Just what is “Actionable Insight” for?

We all use terms 'big data' and 'actionable insight' but what do they mean?

Just what is “Actionable Insight” for?

The ‘Big Data’ catchphrase is being bandied around like so many slogans before it to justify spending ever more on data reporting.

With more data than ever, and with new data increasing at an increasing rate, it is a very valid desire to want to have great data handling and engaging visualisation, easily available. I couldn’t agree more.

However, of course, the data is not important for its own sake. Very few organisations exist with an outcome that is to ‘present the data’.

In fact, for organisations other than data science companies the data is just one cog in one step in the cycle that is managing business improvement.

To this end the Big Data catchphrase has been neatly tied to the cycle by bringing in the slogan of ‘Actionable Insight’.

“Big Data visualisation provides Actionable Insight”.

That is a great step forward from just ‘fantastic data visualisation’. There is a recognition that the visualization is not an end itself, but leads to the user having ‘insight’.

But that is where they run out of steam.

Having provided Actionable Insight (if and when they do) these data visualisation tools stop and leave you to get on with the rest of whatever Actionable Insight is for, for yourself.

The purpose of Actionable Insight is to agree the action, plan the action, take the action and monitor its impact, in order to improve outcome performance. Every action we plan is in effect a hypothesis that we are testing. “If we take the action of employing more contact centre staff it will reduce the average time it takes for us to answer the phone, so we will get fewer lost calls and as a consequence we will get a greater number of successful bookings”.

We may need to discuss the insight with others and to agree that employing more contact centre staff is both appropriate and affordable as an action. Once the action is agreed we allocate responsibility for achieving that action to someone. We may want to track the progress on the action, so that we can focus on it more if it is not progressing according to plan, and that it gets completed.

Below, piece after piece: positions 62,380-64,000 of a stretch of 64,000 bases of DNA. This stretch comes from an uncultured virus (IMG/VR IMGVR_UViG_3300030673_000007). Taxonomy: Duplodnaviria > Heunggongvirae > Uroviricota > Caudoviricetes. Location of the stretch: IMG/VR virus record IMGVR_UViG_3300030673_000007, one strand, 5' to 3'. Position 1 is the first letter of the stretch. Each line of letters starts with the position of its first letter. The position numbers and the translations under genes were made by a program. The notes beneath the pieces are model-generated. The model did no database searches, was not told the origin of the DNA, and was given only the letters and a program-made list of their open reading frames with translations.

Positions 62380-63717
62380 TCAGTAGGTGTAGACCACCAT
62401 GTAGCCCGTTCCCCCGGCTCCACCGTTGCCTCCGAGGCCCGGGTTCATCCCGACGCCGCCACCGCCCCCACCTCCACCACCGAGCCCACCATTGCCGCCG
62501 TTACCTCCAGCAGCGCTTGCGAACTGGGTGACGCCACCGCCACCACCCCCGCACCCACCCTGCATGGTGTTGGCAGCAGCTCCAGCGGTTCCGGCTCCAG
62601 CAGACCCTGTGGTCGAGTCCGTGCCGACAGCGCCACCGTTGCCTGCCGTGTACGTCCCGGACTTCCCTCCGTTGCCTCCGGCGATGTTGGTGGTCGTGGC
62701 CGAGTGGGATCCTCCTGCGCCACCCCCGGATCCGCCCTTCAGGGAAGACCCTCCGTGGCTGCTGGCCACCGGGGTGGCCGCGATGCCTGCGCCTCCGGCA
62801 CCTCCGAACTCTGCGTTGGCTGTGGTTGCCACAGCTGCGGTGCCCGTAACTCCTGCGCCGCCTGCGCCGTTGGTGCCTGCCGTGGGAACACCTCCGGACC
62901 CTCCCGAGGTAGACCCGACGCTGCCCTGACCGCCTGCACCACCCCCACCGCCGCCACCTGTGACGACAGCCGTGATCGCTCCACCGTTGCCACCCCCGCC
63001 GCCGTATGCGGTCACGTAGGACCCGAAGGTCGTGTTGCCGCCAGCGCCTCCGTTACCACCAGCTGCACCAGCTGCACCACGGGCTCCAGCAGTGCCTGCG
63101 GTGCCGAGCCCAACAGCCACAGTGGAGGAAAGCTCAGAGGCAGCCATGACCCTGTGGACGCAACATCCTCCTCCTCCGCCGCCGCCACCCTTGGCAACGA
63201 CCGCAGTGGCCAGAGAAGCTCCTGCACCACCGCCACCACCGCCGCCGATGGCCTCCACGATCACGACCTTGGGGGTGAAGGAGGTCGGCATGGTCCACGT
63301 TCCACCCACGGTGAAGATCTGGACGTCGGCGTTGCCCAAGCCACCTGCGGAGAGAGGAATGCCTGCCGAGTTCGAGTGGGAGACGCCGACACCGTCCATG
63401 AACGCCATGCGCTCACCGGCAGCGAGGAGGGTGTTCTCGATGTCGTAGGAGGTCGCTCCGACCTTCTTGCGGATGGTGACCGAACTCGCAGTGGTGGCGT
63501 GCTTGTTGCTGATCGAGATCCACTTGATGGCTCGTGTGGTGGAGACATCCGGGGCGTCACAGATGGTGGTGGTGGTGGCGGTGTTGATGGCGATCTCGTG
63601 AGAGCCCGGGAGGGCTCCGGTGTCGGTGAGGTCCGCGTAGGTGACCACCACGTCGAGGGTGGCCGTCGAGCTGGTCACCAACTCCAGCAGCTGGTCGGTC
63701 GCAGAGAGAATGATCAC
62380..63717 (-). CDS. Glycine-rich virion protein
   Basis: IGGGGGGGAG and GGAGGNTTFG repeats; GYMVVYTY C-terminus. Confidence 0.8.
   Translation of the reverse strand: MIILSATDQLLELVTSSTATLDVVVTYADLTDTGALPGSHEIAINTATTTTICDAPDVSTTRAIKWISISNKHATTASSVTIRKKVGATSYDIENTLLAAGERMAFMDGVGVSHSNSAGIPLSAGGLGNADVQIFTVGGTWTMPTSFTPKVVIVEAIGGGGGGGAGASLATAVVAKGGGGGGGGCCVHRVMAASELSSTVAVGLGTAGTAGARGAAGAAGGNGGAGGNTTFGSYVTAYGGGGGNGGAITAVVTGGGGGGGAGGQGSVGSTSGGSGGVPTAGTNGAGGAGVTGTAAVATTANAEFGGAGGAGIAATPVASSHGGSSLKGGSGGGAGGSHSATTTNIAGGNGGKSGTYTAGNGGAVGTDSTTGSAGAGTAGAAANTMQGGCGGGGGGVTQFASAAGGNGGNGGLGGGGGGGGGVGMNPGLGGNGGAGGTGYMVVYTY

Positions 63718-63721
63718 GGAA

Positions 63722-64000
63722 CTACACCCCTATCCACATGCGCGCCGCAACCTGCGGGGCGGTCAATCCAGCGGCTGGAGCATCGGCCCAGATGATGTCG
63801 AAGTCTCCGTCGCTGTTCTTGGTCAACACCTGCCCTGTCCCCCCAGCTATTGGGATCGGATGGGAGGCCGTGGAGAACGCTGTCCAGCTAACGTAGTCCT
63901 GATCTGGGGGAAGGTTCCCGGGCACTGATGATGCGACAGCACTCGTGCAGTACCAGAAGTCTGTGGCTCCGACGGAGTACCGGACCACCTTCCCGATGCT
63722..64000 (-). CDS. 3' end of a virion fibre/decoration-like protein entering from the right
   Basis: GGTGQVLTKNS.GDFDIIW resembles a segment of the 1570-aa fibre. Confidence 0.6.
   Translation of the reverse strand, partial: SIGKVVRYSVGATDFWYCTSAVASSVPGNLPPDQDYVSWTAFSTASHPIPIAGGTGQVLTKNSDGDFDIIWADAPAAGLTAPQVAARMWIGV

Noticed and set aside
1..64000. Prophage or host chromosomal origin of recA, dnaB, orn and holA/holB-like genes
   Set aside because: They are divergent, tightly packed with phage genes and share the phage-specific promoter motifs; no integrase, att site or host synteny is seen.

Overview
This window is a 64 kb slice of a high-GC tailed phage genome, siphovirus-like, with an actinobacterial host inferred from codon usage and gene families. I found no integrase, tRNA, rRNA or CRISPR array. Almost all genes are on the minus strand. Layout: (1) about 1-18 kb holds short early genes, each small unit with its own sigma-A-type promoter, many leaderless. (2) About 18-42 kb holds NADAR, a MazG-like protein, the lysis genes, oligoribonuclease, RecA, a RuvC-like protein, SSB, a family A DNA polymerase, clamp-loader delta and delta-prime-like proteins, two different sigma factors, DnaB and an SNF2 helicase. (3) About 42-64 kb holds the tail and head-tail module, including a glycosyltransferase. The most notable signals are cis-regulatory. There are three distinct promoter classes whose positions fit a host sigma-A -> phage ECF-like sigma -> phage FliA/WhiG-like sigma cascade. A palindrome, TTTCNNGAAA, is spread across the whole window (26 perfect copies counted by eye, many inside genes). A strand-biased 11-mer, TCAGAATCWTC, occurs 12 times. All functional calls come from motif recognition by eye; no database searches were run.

Now we need to monitor the effect.

The Example...

Does the average time to answer calls fall, does the number of missed calls reduce, and does that lead to a greater number of successful bookings?

This is what a joined up solution would do for you. You would be able to see your Actionable Insight, and discuss potential actions alongside the data visualisation that created the actionable insight. Once the action is agreed you could create an associated action, allocate responsibility and track its progress.

Once the action is completed you could then see whether the measure to which it is associated improves, in this case the average response time to answer calls, and the impact that has on other measures (through the cause and effect links) in this case on lost calls and subsequently on the number of successful bookings. If the action of employing more contact centre staff had the desired effect – bravo – a completed plan-do-review cycle that delivered improvement! Your outcome performance has improved in the key measure and the organisations performance has improved.

If it did not have the desired effect on improving the outcome results – don’t despair. Let’s look at possible causes of that lack of expected impact, and gain better insight. What did our hypothesis miss? Did the new recruits answer the calls and produce less missed calls? Yes? But then did the ratio of calls to bookings reduce? Yes, is that only for the new starts? Yes? Let’s discuss whether the new starts have the same levels of skills as our existing operators, did we do sufficient training? Did we train the right things? Did we recruit the wrong people? Have we just got the maximum amount of bookings we can get - due to capacity constraints, or competition, or the total demand?

"So what is it I need?"

Actionable Insight is only useful if you can then act, monitor and check on the completion of the actions, and track their successful impact. Often we don’t get it right first time and often we then need to iterate with related discussion and insights and refine the actions in a continuous improvement cycle to ensure outcomes improve.

What you want is the management action cycle supported in your data visualisation solution.

Is that available? Yes. But it is not available in any of the big name Big Data Visualisation tools. It is only available in an enterprise performance management tool that also has great data visualisation capabilities combined with an inherent built in functionality for the plan-do-check-act cycle. Fortunately for me, it’s the one we produce.

About the Author

Robert Hobbs

Robert Hobbs

Robert, the CEO of InPhase, founded InPhase as a business management tools and applications software author to enable organisations to improve the achievement of their business goals.

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